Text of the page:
Is it possible, even when customer audiences are endless, as in the retail world? Yes, and there are many strategies. All of them are based on deep knowledge and subsequent “one-to-one” dialog with the individual customer. 

It is therefore a question of collecting as much information as possible on individuals, in omnichannel mode, and modulating one’s own communication and service based on individual characteristics. All of this has an enormous return in terms of engagement, which is the first step that leads to loyalty and, finally, to advocacy. All of the future challenges of the retail sector, after all, are at stake here, especially as competition becomes increasingly crowded, fierce, varied, and diversified.

Personalization is a formidable tool for marketing, cross-selling, and upselling operations ( in this area, Amazon serves as a model, with its tailored recommendation algorithms that account for 29% of total sales; see here). That’s not all: there are also those who base the very production of their products on personalization. One example is Dresden, an innovative eyewear company that allows customers to create their own customized glasses (dresden.vision). There are already many examples in this field, but the area where personalization offers the most powerful results is the Customer Experience.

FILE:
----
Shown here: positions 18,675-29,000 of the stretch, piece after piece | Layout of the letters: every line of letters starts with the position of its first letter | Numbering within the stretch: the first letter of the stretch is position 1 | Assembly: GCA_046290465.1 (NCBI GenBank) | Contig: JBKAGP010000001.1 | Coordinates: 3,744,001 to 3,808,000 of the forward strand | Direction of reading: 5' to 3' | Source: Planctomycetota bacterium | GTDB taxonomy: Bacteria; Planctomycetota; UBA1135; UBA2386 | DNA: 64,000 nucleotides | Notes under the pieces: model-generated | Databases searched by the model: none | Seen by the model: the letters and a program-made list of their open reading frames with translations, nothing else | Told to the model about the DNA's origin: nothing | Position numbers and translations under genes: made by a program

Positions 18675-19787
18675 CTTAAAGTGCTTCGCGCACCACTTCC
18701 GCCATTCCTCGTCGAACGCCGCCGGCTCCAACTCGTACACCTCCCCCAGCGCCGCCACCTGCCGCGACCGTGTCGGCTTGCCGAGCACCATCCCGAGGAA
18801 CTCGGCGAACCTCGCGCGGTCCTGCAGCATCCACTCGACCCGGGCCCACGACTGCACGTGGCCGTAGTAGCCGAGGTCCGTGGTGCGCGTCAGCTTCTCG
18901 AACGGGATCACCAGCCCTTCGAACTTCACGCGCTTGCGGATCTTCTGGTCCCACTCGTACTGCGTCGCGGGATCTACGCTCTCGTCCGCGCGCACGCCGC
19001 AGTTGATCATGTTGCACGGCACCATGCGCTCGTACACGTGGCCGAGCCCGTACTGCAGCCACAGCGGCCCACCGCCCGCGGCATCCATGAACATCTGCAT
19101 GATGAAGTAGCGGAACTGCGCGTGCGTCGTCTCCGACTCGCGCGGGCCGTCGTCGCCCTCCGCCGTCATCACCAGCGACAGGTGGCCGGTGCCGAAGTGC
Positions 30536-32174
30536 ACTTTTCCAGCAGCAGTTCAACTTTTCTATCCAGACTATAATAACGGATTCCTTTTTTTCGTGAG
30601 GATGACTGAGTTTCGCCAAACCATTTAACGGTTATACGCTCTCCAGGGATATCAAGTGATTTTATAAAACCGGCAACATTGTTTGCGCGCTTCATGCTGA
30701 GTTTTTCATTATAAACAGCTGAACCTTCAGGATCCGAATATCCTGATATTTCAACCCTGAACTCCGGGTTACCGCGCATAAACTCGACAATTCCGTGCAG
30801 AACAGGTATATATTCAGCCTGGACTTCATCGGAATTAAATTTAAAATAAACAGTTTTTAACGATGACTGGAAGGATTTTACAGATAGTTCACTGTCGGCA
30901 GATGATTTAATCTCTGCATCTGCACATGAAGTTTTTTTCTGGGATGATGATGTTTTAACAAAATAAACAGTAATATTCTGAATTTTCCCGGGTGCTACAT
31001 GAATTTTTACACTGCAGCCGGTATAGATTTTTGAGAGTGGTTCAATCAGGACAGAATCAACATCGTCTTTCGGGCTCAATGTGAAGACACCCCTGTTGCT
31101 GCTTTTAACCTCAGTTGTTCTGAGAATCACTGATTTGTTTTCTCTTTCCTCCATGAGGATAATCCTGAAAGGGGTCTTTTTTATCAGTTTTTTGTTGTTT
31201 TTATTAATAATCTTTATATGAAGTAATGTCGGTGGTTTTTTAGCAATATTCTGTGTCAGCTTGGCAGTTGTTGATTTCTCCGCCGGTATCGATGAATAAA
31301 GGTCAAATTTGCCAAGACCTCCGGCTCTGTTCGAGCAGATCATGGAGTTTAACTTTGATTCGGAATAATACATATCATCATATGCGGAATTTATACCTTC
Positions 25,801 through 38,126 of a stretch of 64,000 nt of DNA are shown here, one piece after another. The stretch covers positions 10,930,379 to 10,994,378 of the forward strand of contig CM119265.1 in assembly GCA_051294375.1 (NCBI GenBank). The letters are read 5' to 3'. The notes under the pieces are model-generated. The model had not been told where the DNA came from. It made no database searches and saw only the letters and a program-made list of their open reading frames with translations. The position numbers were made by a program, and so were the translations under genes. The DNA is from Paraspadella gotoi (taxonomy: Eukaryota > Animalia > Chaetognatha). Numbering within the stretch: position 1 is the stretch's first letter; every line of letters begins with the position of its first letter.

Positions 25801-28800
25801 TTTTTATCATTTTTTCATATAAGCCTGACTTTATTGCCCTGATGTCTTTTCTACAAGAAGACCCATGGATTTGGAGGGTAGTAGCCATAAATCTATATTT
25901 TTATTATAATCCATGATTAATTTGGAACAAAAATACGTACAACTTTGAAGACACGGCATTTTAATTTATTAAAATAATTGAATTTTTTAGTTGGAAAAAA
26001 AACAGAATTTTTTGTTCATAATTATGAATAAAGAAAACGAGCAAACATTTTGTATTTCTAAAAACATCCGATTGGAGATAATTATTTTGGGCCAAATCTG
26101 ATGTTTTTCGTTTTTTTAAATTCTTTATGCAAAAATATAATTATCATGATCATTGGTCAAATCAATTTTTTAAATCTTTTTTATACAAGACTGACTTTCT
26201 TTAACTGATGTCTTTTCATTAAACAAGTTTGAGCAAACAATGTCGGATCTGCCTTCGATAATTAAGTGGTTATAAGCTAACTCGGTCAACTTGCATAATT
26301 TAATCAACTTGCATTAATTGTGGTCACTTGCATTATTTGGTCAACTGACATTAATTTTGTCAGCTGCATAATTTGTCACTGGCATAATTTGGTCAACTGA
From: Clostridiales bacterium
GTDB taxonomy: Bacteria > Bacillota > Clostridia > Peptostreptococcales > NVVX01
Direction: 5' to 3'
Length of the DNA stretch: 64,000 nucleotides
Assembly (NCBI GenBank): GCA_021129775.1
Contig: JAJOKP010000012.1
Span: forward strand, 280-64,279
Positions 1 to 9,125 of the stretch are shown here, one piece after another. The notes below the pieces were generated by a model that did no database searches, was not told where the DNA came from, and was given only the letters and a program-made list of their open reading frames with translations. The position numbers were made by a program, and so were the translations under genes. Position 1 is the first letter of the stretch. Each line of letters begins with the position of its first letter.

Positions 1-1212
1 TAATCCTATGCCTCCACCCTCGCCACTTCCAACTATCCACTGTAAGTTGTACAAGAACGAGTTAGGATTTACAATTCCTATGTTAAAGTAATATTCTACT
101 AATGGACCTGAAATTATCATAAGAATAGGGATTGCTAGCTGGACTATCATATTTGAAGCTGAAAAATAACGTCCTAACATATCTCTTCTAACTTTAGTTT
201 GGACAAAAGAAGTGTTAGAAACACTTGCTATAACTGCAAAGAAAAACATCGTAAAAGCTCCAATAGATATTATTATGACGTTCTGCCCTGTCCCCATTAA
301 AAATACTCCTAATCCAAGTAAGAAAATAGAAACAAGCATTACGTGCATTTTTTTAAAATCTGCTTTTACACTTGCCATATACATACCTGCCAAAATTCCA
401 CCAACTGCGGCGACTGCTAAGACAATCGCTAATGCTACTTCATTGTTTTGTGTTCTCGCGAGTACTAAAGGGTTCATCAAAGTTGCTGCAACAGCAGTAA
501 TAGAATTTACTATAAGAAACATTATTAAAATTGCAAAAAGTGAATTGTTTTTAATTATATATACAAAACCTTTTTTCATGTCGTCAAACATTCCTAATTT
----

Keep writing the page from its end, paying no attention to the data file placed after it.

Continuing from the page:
Again: it’s about combining the customer’s experience in the physical store with the digital one. In this sense, the most powerful tool available to brands is video. 

 

The power of video: inside and outside the store

At the heart of all marketing and customer service strategies, in the days of Digital transformation, is video. Why? It’s simple: video is the most powerful, most widespread, most effective tool. 

By the end of this year, 2020, video will constitute up 90% of online traffic, according to Forbes data (forbes.com). According to other estimates, in 2021 every person — on average — will watch 100 minutes of video online per day; this is up from 84 minutes in 2019, an increase of 19% over two years. It’s no wonder, then, that consumers themselves consider videos almost indispensable before making a purchase. A Google search showed that more than 55% of customers worldwide use online videos even while shopping in the store (thinkwithgoogle.com).

This demonstrates the importance of integrating the physical and digital store! Video gives shoppers security. It is fast and convenient to use and it is decisive in making the final choice of a product. 

Now, you can see that pairing video with personalization can be the ultimate boost, “the ultimate marketing breakthrough that brands need” , as it was referred to in a Forbes article (forbes.com). This is precisely where specialized companies like Doxee, with its Doxee Pvideo®: personalized and interactive videos, are using video tailored to the characteristics and preferences of customers.

In this way the circle is closed. Data is transformed into relationships, fruitful and lasting relationships between the brand and individuals, with advantages on both sides. The real opportunities of digital transformation in retail are all here.